Etles Uyghur is London’s premier Uyghur restaurant. The family-run spot’s original Walthamstow location (there’s also one on Finchley Road) is the place to go for heaving portions of big plate chicken and hand-pulled leghmen noodles. As far as glorious piles of wet carbs go, these are up there. There’s a lot to love from the menu—tugur dumplings and nourishing bowls of chochure soup are essential—so to get the best of Etles you want to be with at least one other person. Especially because everything about this restaurant, from the traditional tablecloths to the warm service, is as homely as it gets.

photo credit: Aleksandra Boruch


Big groups post-Arsenal matches or otherwise regularly descend on this deceptively large restaurant on Blackstock Road for their fill of slippery legmen noodles, cumin-rubbed lamb skewers, and warming big plate chicken. Don’t be fooled by what you can see from the street—this isn’t a takeaway and is very much a restaurant. One that’s as good for comforting meals as it is for celebratory get-togethers.

A warm comforting meat and onion pastry for those chilly winter days, a cold refreshing noodle salad for the warmer ones, and steamed lamb dumplings for all the times in between. Turpan is perfect for anytime you need a homely meal in central. The small Uyghur spot on Great Russell Street is the kind of casual place you pop into after work with a group of friends to split a big plate chicken, or on your own to inhale a plate of thick leghmen noodles while scrolling through Twitter. It matters less how you use this restaurant and more that you finish with the nutty honey cake and Uyghur tea when you do.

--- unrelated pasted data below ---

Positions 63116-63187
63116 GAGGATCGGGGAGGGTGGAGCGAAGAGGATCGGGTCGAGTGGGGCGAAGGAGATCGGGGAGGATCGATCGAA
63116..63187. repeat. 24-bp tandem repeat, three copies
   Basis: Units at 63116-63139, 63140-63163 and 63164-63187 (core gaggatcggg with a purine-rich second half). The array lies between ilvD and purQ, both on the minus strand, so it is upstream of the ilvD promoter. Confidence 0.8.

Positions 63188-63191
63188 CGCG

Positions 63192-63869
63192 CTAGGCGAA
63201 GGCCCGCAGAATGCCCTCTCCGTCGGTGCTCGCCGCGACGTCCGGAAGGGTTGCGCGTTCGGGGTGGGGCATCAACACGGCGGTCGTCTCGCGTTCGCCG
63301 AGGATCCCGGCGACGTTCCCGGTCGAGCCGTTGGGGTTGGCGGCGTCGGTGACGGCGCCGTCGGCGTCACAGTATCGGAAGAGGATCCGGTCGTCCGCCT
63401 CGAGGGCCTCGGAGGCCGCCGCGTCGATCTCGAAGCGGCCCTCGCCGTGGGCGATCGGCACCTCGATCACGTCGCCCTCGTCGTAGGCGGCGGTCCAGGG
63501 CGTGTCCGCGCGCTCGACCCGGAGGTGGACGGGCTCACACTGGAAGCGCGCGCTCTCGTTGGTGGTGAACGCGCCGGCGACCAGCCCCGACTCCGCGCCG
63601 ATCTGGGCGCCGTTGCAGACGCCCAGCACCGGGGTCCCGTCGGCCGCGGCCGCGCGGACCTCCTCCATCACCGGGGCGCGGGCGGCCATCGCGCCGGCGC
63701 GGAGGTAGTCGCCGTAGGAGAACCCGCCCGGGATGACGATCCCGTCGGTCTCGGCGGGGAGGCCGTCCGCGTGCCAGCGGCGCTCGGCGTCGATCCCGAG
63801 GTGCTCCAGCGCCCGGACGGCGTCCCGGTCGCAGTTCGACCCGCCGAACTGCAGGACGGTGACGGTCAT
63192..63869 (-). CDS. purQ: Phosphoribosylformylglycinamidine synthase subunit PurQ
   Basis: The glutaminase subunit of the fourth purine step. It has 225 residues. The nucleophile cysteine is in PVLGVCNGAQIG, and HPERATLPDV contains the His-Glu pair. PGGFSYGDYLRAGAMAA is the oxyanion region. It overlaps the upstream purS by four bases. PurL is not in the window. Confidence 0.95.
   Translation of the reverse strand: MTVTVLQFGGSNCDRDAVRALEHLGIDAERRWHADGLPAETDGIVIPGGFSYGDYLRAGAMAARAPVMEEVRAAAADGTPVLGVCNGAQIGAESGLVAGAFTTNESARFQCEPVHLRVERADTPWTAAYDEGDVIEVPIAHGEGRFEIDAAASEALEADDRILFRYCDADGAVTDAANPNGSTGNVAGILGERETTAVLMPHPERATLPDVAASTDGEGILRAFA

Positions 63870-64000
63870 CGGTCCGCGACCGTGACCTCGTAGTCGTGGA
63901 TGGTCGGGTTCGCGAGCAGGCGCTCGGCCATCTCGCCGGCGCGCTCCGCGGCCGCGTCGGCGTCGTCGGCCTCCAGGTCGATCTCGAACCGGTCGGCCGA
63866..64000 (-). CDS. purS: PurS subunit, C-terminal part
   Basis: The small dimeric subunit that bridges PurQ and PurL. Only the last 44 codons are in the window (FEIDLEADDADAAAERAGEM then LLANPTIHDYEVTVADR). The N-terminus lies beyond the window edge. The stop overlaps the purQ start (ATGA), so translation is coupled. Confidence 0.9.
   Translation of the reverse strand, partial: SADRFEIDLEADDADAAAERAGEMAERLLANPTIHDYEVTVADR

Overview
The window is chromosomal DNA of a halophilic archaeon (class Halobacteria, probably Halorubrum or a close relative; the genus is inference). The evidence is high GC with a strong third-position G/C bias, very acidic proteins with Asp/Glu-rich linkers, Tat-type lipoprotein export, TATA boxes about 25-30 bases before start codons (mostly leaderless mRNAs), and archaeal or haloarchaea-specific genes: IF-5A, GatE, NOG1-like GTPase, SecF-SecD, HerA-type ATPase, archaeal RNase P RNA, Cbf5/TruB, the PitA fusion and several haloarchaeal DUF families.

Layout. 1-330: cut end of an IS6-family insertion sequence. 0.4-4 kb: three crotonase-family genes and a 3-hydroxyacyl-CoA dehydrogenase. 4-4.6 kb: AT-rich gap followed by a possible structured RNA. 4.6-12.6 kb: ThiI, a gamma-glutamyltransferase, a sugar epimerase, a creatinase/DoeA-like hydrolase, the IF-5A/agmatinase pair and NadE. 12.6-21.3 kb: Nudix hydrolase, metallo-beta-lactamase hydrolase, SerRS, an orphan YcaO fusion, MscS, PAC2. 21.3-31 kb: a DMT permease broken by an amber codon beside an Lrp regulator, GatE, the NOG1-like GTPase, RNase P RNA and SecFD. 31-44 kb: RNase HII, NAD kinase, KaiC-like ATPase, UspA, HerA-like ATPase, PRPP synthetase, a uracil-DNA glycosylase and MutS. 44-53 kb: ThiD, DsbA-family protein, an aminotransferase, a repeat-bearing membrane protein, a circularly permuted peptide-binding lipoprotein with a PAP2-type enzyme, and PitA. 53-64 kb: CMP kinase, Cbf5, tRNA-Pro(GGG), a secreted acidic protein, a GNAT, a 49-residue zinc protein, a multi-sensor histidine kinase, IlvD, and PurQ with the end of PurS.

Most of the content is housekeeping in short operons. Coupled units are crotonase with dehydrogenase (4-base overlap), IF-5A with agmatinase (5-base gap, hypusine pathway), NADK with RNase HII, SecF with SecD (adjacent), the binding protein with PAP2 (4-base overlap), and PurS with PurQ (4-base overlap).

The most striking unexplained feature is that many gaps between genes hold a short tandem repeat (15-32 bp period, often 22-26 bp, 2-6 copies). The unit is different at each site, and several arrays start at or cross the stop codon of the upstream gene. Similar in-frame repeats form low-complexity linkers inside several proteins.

Fine Dining

Hunan is one of the ultimate IYKYK restaurants in London. A Chinese fine dining spot located on a pretty street in Pimlico with a ‘trust me’ tasting menu that changes every day. Although you don’t have a choice in what you eat, you should definitely trust the chefs. The food comes out in small, immaculate courses, and the prawn toast and crispy duck are both excellent, as is the seafood. It’s a lovely spot for a serene white tablecloth-type lunch or dinner that saves all the surprises for its food.

Imperial in name and imperial in price—four pieces of siu mai will set you back in this sedate St. James’s restaurant. Other than pins dropping and reverential peking duck servings, what you’ll notice at Imperial Treasure is how unbelievably eye-wateringly good everything tastes. The sesame prawn toast comes in the form of a chunky minced prawn head down in a sesame covered roll, while the golden net prawn cheung fun—filled with youtiao (crisp deep-fried dough) and hunks of meaty prawn—is easily one of the best dim sum plates you can eat in London.

At the top of A. Wong’s dim sum menu, you’ll find a piece of information in parentheses that is vital to absorb. It says ’DIM SUM (1 piece)’. So yes, a singular xiaolongbao at the two Michelin-starred Pimlico restaurant does cost £4.50, but it is also fantastic. The à la carte can be a little more hit and miss, although dong po pork belly and kung pao chicken are interesting and delicious takes on classics. If you’re after a fancy feast, this is your place.

photo credit: Karolina Wiercigroch

The original Royal China Club on Baker Street is a restaurant that plenty of people get a little misty-eyed about. It’s an institution where the chilli oil or hoisin-stained white tablecloths can bring back all kinds of memories. Royal China’s lengthy dim sum menu is legendary for good reason. It ranges from the familiar (prawn cheung fun) to the fancy (crispy rolls with scallop and foie gras), so don’t be surprised that it can easily add up to west London club prices. That said, this is a club where everyone has always been welcome and sometimes you deserve some dim sum with a difference.

Our version of ‘dinner and a show’ is the whole peking duck carved tableside at Shikumen. It’s an upmarket Cantonese restaurant inside the Dorsett hotel in Shepherd’s Bush, and you’re going to want to order anything and everything that comes with a hoisin sauce sidekick and the consistently great xiao long bao if you’re dropping by during the day. The upscale, low-lighting look makes it perfect for a date night or bring a group here to order the whole peking duck.